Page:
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Drawing on art : Duchamp and company

Author: Dalia Judovitz; Marcel Duchamp
Publisher: Minneapolis : University of Minnesota Press, ©2010.
Edition/Format:   Book : State or province government publication : EnglishView all editions and formats
Database:WorldCat
Summary:
This volume explores the central importance of appropriation, collaboration, influence, and play in French artist Marcel Duchamp's (1887-1968) work -- and in Dada and Surrealism in general -- to show how the concept of art itself became the critical fuel and springboard for questioning art's fundamental premises. Duchamp was a French artist whose work is most often associated with the Dadaist and Surrealist  Read more...
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Genre/Form: Criticism, interpretation, etc
Named Person: Marcel Duchamp; Marcel Duchamp; Gordon Matta-Clark; Richard Wilson; Marcel Duchamp; Marcel Duchamp; Marcel Duchamp; Marcel Duchamp; Marcel Duchamp
Material Type: Government publication, State or province government publication, Internet resource
Document Type: Book, Internet Resource
All Authors / Contributors: Dalia Judovitz; Marcel Duchamp
ISBN: 9780816665297 081666529X 9780816665303 0816665303
OCLC Number: 320131907
Description: xxx, 285 pages : illustrations ; 23 cm
Contents: Introduction. Drawing on art and artists --
1. Critiques of the ocular : Duchamp and Paris Dada --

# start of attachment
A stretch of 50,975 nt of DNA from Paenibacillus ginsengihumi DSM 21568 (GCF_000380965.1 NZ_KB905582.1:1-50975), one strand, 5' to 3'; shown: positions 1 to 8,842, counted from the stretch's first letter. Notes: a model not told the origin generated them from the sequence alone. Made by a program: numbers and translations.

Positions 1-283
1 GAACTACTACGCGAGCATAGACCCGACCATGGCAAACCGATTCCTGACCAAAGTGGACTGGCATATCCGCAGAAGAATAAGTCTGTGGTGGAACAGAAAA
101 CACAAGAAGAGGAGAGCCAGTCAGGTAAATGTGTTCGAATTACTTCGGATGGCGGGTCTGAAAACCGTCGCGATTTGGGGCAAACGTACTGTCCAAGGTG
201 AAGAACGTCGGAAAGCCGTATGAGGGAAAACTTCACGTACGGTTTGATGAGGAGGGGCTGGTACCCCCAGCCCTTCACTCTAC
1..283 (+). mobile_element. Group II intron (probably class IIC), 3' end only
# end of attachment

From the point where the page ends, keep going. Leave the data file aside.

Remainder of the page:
2. The spectacle of film : Duchamp and Dada experiments --
3. Endgame strategies : art, chess, and creativity --
4. Pointing fingers : Dali's homage to Duchamp --
5. The apparatus of spectatorship : Duchamp, Matta-Clark, and Wilson --
Concluding remarks. Mirrorical returns.
Other Titles: Duchamp and company
Responsibility: Dalia Judovitz.

Abstract:

This volume explores the central importance of appropriation, collaboration, influence, and play in French artist Marcel Duchamp's (1887-1968) work -- and in Dada and Surrealism in general -- to show how the concept of art itself became the critical fuel and springboard for questioning art's fundamental premises. Duchamp was a French artist whose work is most often associated with the Dadaist and Surrealist movements. The author maintains that rather than simply negating art, Duchamp's readymades (Duchamp's "readymades" are ordinary manufactured objects that the artist selected and modified, as an antidote to what he called "retinal art") and later works, including films and conceptual pieces, demonstrating the impossibility of defining art in the first place. Through his readymades, Duchamp explicitly critiqued the commodification of art and inaugurated a profound shift from valuing art for its visual appearance to understanding the significance of its mode of public presentation.

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